The neo-JCPOA looks worse and worse the longer it goes, that’s why. Earlier this month, House Democrats began publicly balking at the apparent giveaway Joe Biden’s renewed Iran deal would constitute. Now several Senate Democrats have added their voices to the dissent, as Israel and other US allies object or start looking for better alliances.
Plus, of course, the idea of cutting a deal with Russia and China as guarantors of Tehran’s compliance is utterly absurd in the first place:
Lawmakers in both parties say they have been left largely in the dark about what a new agreement with Iran might look like, and they fear it will be significantly weaker than the deal former President Obama cut in 2015 because the United States has lost time and leverage.
There are also doubts whether it is currently a good time to negotiate a new agreement when U.S. relations with Russia and China, two signatories to the original Joint Comprehensive Plan of Action (JCPOA), are at a multiyear low.
The substance of that arrangement is worse than the optics, but the optics are enough to worry Biden’s allies on Capitol Hill. That includes a couple of Senate Democrats that balked at the initial 2015 deal cut by Barack Obama, but after a classified briefing late last week, no one’s changing their minds this time around either:
There are concerns that a new deal could wind up steering billions of dollars to Russia as it would allow the country’s president, Vladimir Putin, to continue doing nuclear energy business with Iran.
Senate Foreign Relations Committee Chairman Bob Menendez (D-N.J.) said he doesn’t know enough about the details of the emerging deal to say whether it will be strong enough for him to support.
Russia’s ability to evade sanctions is hardly the biggest problem here. Biden is essentially allowing Putin to act as guarantor to Iran’s compliance with anti-WMD proliferation treaties that Iran has already signed and then violated for years before getting caught with its nuclear-weapons development program. At present, Biden is concurrently warning that Putin himself might use WMDs (chemical weapons and tactical nukes) in Ukraine. So far, no one at the White House has squared that circle, not even enough to satisfy Biden’s own allies, The Hill reports.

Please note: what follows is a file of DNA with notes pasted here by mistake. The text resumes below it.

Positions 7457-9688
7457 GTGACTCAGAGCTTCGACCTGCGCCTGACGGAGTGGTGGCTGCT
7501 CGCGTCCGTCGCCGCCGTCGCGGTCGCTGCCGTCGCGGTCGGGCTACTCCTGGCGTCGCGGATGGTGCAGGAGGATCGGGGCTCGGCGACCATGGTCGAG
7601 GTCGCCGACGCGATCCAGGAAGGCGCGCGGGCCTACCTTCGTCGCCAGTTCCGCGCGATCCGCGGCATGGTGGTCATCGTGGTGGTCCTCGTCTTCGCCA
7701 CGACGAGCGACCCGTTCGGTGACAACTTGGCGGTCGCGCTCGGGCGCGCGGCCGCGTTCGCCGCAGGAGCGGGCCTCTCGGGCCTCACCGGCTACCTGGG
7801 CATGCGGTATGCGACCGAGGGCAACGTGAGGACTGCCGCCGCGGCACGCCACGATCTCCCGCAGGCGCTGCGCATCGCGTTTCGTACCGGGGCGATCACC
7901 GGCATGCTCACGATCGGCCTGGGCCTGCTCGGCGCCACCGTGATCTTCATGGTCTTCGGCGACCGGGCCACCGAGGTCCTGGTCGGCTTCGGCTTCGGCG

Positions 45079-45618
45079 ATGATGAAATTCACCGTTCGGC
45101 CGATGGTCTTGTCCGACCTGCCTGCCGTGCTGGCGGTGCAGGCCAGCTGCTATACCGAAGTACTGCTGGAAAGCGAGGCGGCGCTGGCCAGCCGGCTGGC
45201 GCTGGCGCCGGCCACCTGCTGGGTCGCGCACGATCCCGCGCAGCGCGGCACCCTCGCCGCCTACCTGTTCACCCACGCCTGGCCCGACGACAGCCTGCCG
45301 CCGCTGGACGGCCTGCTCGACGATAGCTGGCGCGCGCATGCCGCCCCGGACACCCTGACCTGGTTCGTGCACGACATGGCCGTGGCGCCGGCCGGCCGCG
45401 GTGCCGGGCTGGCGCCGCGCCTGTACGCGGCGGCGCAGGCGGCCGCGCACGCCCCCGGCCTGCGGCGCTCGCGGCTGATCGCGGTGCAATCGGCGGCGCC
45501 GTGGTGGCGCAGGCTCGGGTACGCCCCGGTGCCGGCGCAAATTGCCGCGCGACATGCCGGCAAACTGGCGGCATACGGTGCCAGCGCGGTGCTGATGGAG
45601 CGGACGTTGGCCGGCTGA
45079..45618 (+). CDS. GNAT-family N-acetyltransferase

More pointedly, Benjamin Cardin defended the original JCPOA when Donald Trump backed out of it in 2018. He’s not so sanguine about Biden’s efforts to reinstate it now, especially while relying on Russia and China for our national security concerns:
“We know the dynamics among the partners are dicey at best,” he said. “We knew our relationship with China has changed. Our relationship with Russia has changed.”
He said waiting to renegotiate the deal “may be the best strategy” but he wants to talk to the administration about it.
“I’m not necessarily for rushing into an agreement,” he said. “I still believe we should have a longer agreement,” Cardin said, referring to the terms of the 2015 deal that required Iran to reduce its centrifuges for a period of only 10 years.
It doesn’t help that American allies such as Israel and Saudi Arabia have made their displeasure clear over Biden’s rush to trust Putin on Iran. Yesterday, Israeli PM Naftali Bennett publicly objected to any concession on the status of the IRGC, formalizing that particular complaint: